Age: “Late 40s”
Backround: Former casino worker, former Clark County treasurer candidate, former UPS critical health care manager
Why run and why now?
O’Sullivan said that he sees people actively questioning the government and believes the time is ripe to address the plight of the homeless and families in need of food.
But there is also another group he said he feels compelled to stand up for: The casino workers who built Las Vegas.
“For me, it’s us, them. I’m running for us; I’m not running for the casino owners,” he said. “I’m a fighter. I’m fighting to make a better life for myself and my community.”
Response to coronavirus:
O’Sullivan said he has worked for all the major casinos in Las Vegas and, while he wants them to do well, he views the coronavirus crisis as an opportunity to ensure they keep their obligation to protect workers and to make one significant change: No smoking.
He said casinos were afraid to alienate visitors, but he pledged to promote anti-smoking rules inside the gaming establishments because the virus can damage people’s lungs. He also called for a more unified approach by state governors to respond to the pandemic and said Nevada should be leading in the use of blockchain technology to secure personal protective equipment.
Blockchain is a database in which information is decentralized and communally maintained. Some tech companies are employing it to link equipment suppliers with governments and the health care sector in order to address shortages.
As the son of a New York firefighter — he said his dad served for over three decades — O’Sullivan said that the commission needed to do all it could to thank first responders.
“Having seen his commitment, I realize that people are making great sacrifices,” he said, choking up.
County officials must also address the underlying causes of issues that the pandemic has brought to light, such as unemployment, homelessness and food insecurity, he added.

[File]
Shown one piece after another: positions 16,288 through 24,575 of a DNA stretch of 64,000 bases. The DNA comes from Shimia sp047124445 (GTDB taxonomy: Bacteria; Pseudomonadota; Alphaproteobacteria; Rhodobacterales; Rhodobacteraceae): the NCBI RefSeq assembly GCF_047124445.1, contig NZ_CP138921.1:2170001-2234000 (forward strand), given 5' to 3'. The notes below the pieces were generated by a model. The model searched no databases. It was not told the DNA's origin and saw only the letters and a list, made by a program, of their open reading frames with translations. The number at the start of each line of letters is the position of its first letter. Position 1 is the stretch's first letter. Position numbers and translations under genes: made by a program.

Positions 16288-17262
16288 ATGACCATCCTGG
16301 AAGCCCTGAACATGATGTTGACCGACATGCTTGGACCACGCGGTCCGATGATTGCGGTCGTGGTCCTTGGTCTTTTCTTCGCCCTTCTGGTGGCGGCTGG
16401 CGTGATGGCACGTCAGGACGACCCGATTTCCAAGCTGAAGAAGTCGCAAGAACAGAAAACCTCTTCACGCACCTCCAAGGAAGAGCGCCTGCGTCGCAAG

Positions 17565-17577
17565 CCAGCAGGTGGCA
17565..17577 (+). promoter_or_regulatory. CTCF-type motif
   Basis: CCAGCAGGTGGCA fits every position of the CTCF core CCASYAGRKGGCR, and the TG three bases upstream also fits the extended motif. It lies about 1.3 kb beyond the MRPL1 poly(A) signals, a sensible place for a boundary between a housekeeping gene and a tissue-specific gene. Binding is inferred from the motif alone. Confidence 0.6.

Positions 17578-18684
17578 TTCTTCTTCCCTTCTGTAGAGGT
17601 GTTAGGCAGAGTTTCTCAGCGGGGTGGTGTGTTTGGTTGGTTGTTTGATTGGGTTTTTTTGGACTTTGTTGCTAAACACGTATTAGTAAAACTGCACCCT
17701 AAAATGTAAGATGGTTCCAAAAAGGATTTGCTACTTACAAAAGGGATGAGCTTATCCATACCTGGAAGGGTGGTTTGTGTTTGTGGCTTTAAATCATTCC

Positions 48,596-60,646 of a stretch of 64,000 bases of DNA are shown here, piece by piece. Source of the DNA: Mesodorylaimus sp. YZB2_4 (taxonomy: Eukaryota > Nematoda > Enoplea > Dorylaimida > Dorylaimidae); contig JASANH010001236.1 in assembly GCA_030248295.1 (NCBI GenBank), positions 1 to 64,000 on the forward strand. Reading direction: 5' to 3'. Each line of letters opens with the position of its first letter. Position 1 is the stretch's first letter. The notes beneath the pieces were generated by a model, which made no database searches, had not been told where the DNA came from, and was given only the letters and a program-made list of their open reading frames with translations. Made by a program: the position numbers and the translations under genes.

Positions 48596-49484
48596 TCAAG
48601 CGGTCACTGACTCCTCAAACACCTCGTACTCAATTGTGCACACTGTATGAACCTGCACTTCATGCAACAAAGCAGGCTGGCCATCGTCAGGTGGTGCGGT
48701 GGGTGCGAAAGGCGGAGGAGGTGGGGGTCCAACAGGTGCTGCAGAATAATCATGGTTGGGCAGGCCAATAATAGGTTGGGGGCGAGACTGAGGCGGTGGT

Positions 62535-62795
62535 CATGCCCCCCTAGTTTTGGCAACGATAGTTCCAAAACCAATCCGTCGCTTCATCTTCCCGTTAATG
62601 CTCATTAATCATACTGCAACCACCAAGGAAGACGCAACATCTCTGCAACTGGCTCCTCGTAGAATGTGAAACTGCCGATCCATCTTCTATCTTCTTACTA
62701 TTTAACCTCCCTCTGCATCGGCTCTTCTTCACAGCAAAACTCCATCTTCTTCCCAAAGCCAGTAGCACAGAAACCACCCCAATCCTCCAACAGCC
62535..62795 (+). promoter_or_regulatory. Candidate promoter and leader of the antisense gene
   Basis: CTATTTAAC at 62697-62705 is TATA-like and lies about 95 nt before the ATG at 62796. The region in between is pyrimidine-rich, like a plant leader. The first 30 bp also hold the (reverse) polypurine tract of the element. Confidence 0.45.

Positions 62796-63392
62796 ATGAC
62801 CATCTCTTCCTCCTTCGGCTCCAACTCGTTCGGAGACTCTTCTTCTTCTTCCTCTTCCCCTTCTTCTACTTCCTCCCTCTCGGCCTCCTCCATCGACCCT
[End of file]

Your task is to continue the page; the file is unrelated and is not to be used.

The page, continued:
“It’s going to be a hard road ahead for the next 18 months, I’m not going to lie to you,” he said. “I’m scared and it’s going to be a challenge.”
Pitch to voters:
O’Sullivan frames his candidacy as one rooted in promoting workers’ rights and untethered to corporate interests: “We need to address the concerns of everyday people and not the concerns of the people that are vested in the power structure.”
He considers himself a moderate Democrat with a strong business sense, earning a political science degree and minor in economics from Cal Poly San Luis Obispo. He said he subscribes to the four freedoms outlined in a 1941 speech by President Franklin D. Roosevelt: Freedom of speech and of religion, and freedom from want and from fear.
He said he will prioritize infrastructure projects and he supports a cargo airport in Ivanpah and distribution and logistics companies such as Amazon that can bring 21st century jobs to Nevada.
In general, O’Sullivan said he is a hard worker who can stand up for himself and is not afraid to support issues that may not be popular. Currently an unemployed casino worker who took his fair share of losses in the commercial real estate market, he said he is not any different than the community’s most marginalized, except they are dealing with more stress.
He said he wants to see improved community programs to help them with essential things like soap, paper towels and hygiene products.
“It’s not about politics, in terms of party. The time has passed where you can afford to not care,” he said. “We have to care. We have to care about everybody. We’re all in this together.”
Signature issue: Accessible representation
Q1 campaign fundraising: Received $89,809; spent $148,824; cash on hand $843,814
Signature issue: Social equality, ‘four freedoms’
Q1 campaign fundraising: Raised $125; spent $30; cash on hand $0
Source: Interviews and campaign finance records*
*Data includes monetary and in-kind figures between Jan. 1 and March 31.